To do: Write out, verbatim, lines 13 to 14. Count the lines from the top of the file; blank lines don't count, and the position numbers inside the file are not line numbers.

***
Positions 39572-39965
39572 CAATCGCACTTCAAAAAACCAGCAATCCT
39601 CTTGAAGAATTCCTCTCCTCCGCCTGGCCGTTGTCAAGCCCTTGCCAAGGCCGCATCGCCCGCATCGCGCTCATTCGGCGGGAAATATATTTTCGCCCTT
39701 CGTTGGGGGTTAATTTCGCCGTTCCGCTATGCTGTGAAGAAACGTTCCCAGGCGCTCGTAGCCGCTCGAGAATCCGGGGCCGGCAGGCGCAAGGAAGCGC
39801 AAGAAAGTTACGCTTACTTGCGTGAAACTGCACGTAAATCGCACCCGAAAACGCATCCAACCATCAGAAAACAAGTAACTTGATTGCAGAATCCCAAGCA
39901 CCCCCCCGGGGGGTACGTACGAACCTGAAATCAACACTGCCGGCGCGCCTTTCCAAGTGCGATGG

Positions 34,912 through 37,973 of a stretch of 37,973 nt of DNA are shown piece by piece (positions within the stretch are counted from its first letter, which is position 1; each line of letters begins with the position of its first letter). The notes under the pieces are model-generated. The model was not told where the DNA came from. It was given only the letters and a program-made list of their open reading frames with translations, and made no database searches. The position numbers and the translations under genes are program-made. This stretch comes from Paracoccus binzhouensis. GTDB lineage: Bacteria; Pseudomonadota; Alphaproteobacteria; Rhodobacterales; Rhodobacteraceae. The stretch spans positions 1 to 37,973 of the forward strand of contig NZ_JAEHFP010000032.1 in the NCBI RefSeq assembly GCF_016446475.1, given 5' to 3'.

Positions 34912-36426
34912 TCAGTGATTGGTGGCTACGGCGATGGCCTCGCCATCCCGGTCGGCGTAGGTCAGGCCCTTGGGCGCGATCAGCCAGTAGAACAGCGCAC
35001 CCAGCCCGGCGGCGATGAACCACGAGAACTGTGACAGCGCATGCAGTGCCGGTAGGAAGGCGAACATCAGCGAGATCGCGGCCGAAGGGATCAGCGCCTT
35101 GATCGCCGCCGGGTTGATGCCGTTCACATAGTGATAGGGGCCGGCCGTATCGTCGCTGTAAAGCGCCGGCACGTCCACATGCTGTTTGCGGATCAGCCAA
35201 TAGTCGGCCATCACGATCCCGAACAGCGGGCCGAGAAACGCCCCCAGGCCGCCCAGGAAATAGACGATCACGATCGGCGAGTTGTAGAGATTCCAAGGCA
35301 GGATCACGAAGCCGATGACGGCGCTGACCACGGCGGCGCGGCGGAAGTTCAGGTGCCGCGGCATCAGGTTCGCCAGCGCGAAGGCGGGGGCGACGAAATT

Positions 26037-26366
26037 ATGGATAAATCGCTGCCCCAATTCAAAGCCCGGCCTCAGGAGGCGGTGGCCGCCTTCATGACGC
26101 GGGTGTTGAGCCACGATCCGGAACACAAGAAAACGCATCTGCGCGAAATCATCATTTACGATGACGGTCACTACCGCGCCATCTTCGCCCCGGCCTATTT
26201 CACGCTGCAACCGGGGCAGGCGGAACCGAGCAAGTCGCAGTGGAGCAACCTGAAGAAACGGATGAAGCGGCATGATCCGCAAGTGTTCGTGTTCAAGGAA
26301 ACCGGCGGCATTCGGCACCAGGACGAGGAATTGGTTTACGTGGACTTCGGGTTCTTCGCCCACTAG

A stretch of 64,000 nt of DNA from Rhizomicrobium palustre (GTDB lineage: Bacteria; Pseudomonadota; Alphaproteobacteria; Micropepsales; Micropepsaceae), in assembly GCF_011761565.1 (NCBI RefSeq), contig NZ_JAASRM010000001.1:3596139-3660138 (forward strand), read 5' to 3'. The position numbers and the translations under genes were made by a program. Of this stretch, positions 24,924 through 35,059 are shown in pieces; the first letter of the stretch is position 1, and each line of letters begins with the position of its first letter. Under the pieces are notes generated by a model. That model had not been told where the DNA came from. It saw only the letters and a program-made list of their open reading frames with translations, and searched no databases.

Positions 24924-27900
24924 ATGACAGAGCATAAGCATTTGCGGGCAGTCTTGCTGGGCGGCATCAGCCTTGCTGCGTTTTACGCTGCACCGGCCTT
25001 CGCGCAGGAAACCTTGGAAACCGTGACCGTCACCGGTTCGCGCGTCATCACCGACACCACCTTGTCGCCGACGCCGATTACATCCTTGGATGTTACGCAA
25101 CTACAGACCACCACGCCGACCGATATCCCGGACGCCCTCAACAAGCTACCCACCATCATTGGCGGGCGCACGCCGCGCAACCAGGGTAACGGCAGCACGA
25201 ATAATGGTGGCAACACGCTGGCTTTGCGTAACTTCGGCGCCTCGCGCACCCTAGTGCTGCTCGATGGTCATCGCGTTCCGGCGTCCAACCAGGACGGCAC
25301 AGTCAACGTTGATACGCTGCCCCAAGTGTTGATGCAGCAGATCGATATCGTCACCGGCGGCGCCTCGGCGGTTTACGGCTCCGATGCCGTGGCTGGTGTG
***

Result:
35301 GGATCACGAAGCCGATGACGGCGCTGACCACGGCGGCGCGGCGGAAGTTCAGGTGCCGCGGCATCAGGTTCGCCAGCGCGAAGGCGGGGGCGACGAAATT

Positions 26037-26366